Symphytum × uplandicum 'Axminster Gold'
Common Name: comfrey 
Type: Herbaceous perennial
Family: Boraginaceae
Zone: 4 to 7
Height: 2.00 to 4.00 feet
Spread: 2.00 to 3.00 feet
Bloom Time: May to June
Bloom Description: Mauve pink
Sun: Full sun to part shade
Water: Medium
Maintenance: Medium
Suggested Use: Naturalize
Flower: Showy
Leaf: Colorful
Attracts: Butterflies
Tolerate: Deer

Culture

Easily grown in average, medium moisture, well-drained soils in full sun to part shade. Best in moist, organically rich soils. Best leaf variegation usually occurs with some part afternoon shade in hot summer climates such as the St. Louis area. Many of the comfreys, including this hybrid, spread aggressively by creeping rhizomes and can be somewhat invasive in the garden. Moreover, once planted, comfrey can be very difficult to dig out because any small section of root left behind can sprout a new plant. Easily propagated by root cuttings or division. Trim foliage as needed to shape plant. Cutting back stems promptly after flowering may encourage a rebloom. If growing as a foliage plant, however, consider removing flowering stems as they appear.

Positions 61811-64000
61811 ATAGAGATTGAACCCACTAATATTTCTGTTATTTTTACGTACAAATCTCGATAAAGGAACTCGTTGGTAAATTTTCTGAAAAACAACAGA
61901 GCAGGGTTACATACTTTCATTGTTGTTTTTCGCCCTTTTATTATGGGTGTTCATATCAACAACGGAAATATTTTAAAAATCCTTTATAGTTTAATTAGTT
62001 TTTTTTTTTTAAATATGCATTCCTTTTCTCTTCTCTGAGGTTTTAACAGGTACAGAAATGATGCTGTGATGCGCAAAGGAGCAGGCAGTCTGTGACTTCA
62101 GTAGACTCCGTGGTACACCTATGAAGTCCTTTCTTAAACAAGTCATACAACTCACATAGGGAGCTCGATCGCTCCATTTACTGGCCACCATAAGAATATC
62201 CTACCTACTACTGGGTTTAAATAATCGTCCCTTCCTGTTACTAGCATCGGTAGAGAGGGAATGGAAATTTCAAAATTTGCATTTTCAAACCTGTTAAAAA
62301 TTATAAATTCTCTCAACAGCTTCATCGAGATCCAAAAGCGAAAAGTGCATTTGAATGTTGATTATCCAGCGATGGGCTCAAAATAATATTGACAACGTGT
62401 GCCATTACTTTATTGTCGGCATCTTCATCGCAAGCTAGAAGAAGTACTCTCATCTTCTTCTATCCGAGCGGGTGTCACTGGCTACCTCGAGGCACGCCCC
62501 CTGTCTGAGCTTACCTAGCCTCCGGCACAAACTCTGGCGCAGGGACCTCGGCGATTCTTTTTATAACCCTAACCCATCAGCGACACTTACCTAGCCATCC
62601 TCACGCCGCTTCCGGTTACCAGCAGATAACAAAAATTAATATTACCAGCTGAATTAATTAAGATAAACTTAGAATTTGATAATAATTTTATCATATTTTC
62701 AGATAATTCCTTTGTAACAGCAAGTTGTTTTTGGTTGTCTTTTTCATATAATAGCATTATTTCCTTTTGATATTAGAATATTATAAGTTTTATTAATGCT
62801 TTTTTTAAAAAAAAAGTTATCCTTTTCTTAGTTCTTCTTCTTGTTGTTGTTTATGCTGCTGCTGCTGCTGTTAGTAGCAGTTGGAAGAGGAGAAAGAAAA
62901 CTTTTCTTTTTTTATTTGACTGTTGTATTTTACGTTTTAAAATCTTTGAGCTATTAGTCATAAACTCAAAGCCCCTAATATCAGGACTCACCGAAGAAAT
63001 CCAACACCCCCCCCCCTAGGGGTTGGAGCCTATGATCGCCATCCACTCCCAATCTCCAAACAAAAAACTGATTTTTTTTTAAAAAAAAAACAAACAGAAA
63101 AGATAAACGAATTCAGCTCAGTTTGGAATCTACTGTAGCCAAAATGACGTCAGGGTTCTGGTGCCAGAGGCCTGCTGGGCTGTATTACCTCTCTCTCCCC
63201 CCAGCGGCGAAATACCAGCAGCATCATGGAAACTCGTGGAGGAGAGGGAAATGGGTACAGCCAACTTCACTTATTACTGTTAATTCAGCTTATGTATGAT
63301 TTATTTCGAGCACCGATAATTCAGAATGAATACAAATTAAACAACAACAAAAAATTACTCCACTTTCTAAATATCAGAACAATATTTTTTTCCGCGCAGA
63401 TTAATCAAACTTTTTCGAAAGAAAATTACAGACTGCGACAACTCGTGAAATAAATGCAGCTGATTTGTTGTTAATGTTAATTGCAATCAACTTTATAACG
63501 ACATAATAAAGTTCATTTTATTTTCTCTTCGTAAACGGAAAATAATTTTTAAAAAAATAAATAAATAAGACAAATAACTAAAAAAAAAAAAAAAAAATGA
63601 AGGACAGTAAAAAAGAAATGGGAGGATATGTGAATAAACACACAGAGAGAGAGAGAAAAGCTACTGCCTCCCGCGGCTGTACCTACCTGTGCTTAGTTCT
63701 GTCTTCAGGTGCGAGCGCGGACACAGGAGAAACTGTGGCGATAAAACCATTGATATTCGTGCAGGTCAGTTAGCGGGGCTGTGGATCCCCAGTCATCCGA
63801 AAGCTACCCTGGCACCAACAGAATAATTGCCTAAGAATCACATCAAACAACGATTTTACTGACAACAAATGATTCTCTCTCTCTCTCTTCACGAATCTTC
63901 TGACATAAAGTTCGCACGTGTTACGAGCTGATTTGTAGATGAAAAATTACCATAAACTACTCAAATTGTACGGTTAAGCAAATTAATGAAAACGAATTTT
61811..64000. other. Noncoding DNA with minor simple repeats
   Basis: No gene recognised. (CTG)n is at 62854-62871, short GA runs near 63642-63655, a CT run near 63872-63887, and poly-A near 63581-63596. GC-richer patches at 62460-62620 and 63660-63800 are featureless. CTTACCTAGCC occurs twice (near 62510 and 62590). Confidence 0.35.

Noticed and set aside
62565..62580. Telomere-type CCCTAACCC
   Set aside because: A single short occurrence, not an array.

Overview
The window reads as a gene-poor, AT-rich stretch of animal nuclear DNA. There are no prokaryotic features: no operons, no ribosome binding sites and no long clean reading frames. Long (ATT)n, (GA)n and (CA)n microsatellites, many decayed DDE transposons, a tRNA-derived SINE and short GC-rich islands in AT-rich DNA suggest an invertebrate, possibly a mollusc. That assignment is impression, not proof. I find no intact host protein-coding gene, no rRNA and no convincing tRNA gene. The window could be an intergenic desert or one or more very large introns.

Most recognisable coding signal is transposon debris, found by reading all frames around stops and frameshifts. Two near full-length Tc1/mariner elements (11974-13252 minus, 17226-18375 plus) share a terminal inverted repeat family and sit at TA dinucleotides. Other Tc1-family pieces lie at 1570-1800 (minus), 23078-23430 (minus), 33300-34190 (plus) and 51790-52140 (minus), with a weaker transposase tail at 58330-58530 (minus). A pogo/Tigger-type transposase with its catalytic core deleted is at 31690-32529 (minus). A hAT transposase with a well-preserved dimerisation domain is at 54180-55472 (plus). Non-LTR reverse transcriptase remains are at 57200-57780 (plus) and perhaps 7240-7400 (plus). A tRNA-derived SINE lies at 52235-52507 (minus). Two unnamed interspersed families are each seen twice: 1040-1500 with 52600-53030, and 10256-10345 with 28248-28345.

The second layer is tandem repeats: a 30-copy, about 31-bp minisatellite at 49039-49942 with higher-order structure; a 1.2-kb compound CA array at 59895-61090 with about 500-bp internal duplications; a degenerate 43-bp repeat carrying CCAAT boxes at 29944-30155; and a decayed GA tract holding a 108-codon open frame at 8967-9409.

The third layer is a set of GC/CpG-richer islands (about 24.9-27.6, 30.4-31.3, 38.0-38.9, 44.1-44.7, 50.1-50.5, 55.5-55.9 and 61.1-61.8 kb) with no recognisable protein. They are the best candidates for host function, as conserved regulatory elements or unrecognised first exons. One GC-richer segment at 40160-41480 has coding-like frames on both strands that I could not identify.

Noteworthy Characteristics

Symphytum × uplandicum is generally a coarse, hairy, rhizomatous perennial that is typically grown in borders and shade gardens for its attractive foliage and Virginia bluebell-like spring flowers. Symphytum x uplandicum, commonly known as Russian comfrey, is a naturally occurring hybrid (S. officinale x S. asperum) that grows in waste areas and disturbed soils in the Caucasus Mountains. It typically grows in an upright clump to 18-24” tall with flower stems to 4-5'. It features large, oblong to elliptic-lanceolate, medium green leaves (to 14” long at the plant base) and bell-shaped, bluebell-like flowers that appear in drooping clusters (scorpiod cymes) from mid-spring to early summer. From pinkish buds, flowers open up rose but mature to purple.

Genus name comes from the Greek words symphyo meaning to grow together and phyton for plant as the plant was believed to help heal wounds.

Specific epithet means of Uppland, Sweden.

Some species of comfrey (e.g., S. officinale) have been grown in medicinal herb gardens for several centuries for the purported healing properties of the leaves and roots when applied as a poultice to inflamations and wounds. It should be noted, however, that the leaves are poisonous if ingested.

‘Axminster Gold’ is a vigorous variegated-leaf cultivar that features striking grayish green leaves with broad yellow leaf margins. It typically grows in a rosette to 18" tall with a spread to 24-30" wide. Clusters of mauve pink bells bloom in late spring to early summer (June-July) atop stems rising from the foliage mound to 4-5' tall.

Problems

No serious insect or disease problems. Slugs and snails may attack the foliage. Powdery mildew may appear.

Garden Uses

Borders. Naturalize in woodland gardens, shade gardens, cottage gardens or wildflower meadows. Herb and vegetable gardens.